The hammering and shaping should go on in the quarry. One on one with the Lord, we should allow ourselves to be shaped. The places we do not fit with the other living stones must be chiseled away. That noisy and often painful activity goes on in the quarry with Jesus so that we do not disturb the focus of others as we gather to worship corporately. Are you letting Him remove from you the protrusions in your life that keep you from fitting perfectly with the rest of the building?

Take time alone with God to let Him make some reductions in you so that you fit with the other living stones.

Streams in the Desert – June 13

  • 202213 Jun

Peace I leave with you; my peace I give to you; I do not give it to you as the world does. Do not let your hearts be distressed or lacking in courage. (John 14:27)

Two painters each painted a picture to illustrate his conception of rest. The first chose for his scene a still, lone lake among the far-off mountains.

The second threw on his canvas a thundering waterfall, with a fragile birch tree bending over the foam; and at the fork of the branch, almost wet with the cataract’s spray, sat a robin on its nest.

The first was only stagnation; the last was rest.

Christ’s life outwardly was one of the most troubled lives that ever lived: tempest and tumult, tumult and tempest, the waves breaking over it all the time until the worn body was laid in the grave. But the inner life was a sea of glass. The great calm was always there.

At any moment you might have gone to Him and found rest. And even when the human bloodhounds were dogging Him in the streets of Jerusalem, He turned to His disciples and offered them, as a last legacy, “My peace.”

Rest is not a hallowed feeling that comes over us in church; it is the repose of a heart set deep in God.

The wicked man’s life, funeral, and epitaph

By: Charles Spurgeon

“And so I saw the wicked buried, who had come and gone from the place of the holy, and they were forgotten in the city where they had so done: this also is vanity.” Ecclesiastes 8:10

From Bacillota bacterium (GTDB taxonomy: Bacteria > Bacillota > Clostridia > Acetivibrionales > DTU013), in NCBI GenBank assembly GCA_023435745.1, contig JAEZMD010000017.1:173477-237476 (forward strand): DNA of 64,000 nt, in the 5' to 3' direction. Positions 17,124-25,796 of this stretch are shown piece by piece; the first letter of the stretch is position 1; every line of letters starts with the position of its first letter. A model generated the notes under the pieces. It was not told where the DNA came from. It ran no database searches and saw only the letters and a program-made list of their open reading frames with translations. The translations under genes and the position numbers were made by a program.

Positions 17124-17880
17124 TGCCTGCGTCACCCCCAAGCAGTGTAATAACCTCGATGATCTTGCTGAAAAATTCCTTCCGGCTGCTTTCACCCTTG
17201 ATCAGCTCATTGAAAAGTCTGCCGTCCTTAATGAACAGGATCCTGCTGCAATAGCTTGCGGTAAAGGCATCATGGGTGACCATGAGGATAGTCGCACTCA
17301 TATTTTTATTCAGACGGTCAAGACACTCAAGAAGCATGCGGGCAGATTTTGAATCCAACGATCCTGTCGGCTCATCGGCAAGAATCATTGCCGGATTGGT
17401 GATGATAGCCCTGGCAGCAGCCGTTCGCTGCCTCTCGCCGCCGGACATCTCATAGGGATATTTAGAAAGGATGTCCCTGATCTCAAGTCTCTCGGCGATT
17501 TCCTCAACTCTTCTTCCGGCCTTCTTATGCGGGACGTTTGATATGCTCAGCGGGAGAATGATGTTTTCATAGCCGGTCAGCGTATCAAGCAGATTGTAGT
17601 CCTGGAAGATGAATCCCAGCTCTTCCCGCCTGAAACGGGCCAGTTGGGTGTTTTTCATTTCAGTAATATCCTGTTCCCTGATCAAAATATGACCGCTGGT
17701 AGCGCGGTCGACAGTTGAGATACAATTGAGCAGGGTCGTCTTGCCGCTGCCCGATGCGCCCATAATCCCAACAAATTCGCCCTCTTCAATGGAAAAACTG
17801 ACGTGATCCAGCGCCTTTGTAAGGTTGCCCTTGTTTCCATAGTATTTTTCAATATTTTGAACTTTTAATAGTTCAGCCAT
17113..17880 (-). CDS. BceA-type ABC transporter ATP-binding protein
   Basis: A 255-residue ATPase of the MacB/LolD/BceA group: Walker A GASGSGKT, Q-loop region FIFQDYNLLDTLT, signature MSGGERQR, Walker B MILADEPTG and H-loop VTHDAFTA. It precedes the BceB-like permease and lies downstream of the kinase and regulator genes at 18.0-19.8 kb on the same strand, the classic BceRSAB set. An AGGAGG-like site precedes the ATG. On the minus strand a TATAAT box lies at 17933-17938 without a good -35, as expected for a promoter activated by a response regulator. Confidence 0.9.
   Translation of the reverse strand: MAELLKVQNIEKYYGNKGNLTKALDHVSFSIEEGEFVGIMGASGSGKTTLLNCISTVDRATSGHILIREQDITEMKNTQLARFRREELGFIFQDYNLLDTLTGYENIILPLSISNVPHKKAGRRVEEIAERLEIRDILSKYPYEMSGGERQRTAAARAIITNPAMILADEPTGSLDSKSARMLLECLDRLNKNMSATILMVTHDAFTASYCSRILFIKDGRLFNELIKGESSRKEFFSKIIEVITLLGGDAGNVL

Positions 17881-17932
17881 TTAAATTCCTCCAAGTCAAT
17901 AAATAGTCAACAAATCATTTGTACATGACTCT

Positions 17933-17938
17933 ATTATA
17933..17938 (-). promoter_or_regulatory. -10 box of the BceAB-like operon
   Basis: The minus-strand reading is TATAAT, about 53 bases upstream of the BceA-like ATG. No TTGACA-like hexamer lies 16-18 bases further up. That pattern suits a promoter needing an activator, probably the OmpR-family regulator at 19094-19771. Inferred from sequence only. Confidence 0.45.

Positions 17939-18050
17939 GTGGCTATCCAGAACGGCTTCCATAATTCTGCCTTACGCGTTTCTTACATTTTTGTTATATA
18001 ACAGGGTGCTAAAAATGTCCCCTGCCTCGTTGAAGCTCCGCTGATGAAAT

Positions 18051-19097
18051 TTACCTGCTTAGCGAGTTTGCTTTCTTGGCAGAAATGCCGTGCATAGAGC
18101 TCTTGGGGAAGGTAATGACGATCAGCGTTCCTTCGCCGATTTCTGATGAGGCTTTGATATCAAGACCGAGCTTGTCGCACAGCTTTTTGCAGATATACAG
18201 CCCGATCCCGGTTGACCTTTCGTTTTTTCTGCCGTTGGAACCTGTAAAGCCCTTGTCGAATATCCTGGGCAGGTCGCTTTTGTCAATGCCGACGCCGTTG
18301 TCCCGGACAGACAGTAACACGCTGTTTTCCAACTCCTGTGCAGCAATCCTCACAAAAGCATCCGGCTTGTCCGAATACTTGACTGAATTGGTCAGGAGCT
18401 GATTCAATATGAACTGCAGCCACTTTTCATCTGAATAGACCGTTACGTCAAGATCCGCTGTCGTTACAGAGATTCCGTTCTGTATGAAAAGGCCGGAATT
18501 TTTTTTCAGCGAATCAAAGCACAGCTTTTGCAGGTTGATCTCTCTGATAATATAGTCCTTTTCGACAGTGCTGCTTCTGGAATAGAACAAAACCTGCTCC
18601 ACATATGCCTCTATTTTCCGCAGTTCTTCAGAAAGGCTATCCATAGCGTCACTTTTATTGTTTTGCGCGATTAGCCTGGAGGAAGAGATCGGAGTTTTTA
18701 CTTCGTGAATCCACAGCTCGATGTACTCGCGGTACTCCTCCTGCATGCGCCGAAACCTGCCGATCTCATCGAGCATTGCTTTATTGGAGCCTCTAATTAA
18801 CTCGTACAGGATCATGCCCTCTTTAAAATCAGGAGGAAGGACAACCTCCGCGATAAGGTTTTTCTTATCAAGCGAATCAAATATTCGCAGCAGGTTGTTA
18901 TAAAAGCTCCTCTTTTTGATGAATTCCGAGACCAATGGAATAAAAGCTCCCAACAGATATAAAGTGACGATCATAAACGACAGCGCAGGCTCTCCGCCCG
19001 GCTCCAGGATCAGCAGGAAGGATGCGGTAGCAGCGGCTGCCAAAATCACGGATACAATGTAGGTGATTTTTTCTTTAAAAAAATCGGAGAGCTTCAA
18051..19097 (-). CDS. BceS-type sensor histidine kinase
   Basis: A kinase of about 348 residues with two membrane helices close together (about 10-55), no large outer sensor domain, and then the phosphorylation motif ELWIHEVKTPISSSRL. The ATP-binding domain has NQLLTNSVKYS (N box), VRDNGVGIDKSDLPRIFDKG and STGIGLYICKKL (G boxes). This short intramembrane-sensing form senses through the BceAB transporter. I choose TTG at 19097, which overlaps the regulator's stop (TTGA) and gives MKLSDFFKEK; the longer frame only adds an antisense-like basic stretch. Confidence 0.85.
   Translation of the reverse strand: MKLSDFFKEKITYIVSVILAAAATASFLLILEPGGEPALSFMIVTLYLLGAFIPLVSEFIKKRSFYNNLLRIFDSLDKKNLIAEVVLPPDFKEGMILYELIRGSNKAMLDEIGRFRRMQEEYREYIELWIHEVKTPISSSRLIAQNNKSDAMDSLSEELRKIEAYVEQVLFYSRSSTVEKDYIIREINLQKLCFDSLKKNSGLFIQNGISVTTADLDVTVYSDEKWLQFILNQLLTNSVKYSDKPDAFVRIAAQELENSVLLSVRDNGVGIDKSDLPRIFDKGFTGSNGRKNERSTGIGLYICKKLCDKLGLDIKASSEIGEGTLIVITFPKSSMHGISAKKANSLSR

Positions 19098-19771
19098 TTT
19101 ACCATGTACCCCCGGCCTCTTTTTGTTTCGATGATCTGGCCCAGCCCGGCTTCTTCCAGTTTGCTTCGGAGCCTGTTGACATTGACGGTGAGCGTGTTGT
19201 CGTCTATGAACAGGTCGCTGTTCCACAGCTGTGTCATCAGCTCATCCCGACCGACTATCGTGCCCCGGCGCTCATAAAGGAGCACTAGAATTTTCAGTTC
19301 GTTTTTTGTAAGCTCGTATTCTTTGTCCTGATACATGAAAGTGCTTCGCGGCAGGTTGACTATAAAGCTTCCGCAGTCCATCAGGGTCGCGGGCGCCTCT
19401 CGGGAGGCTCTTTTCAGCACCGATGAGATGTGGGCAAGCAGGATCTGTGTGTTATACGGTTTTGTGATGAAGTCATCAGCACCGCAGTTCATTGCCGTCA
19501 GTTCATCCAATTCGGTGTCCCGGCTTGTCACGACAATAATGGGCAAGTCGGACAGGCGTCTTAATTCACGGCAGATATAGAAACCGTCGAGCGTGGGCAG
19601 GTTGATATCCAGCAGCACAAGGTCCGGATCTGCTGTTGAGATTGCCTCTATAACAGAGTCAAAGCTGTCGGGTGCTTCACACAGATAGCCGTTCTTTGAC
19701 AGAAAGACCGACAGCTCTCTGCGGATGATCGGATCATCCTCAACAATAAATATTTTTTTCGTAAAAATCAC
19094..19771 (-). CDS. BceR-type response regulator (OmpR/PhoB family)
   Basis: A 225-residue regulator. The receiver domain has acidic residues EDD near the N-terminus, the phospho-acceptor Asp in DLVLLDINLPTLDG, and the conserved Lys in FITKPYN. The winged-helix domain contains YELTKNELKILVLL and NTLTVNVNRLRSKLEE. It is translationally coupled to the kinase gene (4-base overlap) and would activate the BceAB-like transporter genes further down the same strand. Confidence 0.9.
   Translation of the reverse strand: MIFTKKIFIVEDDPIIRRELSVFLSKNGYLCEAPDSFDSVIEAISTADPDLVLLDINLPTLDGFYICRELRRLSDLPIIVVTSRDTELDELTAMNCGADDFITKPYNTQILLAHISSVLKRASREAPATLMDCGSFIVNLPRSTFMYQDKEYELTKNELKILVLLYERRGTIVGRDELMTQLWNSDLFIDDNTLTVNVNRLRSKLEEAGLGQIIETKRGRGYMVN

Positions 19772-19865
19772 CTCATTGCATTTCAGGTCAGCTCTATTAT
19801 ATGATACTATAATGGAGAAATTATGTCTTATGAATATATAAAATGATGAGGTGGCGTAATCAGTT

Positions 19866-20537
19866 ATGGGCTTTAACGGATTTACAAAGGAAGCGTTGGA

Suggested Further Reading: Luke 16:19-23

Go into Bunhill Fields, and stand by the memorial of John Bunyan, and you will say, “Ah! There lies the head that contained the brain which thought out that wondrous dream of the Pilgrim’s Progress from the City of Destruction to the Better Land. There lies the finger that wrote those wondrous lines which depict the story of him who came at last to the land Beulah, and waded through the flood, and entered into the celestial city. And there are the eyelids which he once spoke of, when he said, “If I lie in prison until the moss grows on my eyelids, I will never make a promise to withhold from preaching.” And there is that bold eye that penetrated the judge, when he said, “If you will let me out of prison today, I will preach again tomorrow, by the help of God.” And there lies that loving hand that was ever ready to receive into communion all them that loved the Lord Jesus Christ: I love the hand that wrote the book, “Water Baptism no bar to Christian Communion.” I love him for that sake alone, and if he had written nothing else but that, I would say, “John Bunyan, be honoured for ever.” And there lies the foot that carried him up Snow Hill to go and make peace between a father and a son, in that cold day, which cost him his life. Peace to his ashes! Wait, O John Bunyan, till thy Master sends his angel to blow the trumpet; and methinks, when the archangel sounds it, he will almost think of thee, and this shall be a part of his joy, that honest John Bunyan, the greatest of all Englishmen, shall rise from his tomb at the blowing of that great trump. You cannot say so of the wicked.

For meditation: In Heaven the saved are still known by name—Abraham, Lazarus; in hell the lost are at best known only by a description—Dives is just the Latin for “a rich man”. See the contrast in Proverbs 10:7. Are the names and burial-places of John Bunyan’s enemies well known even on earth?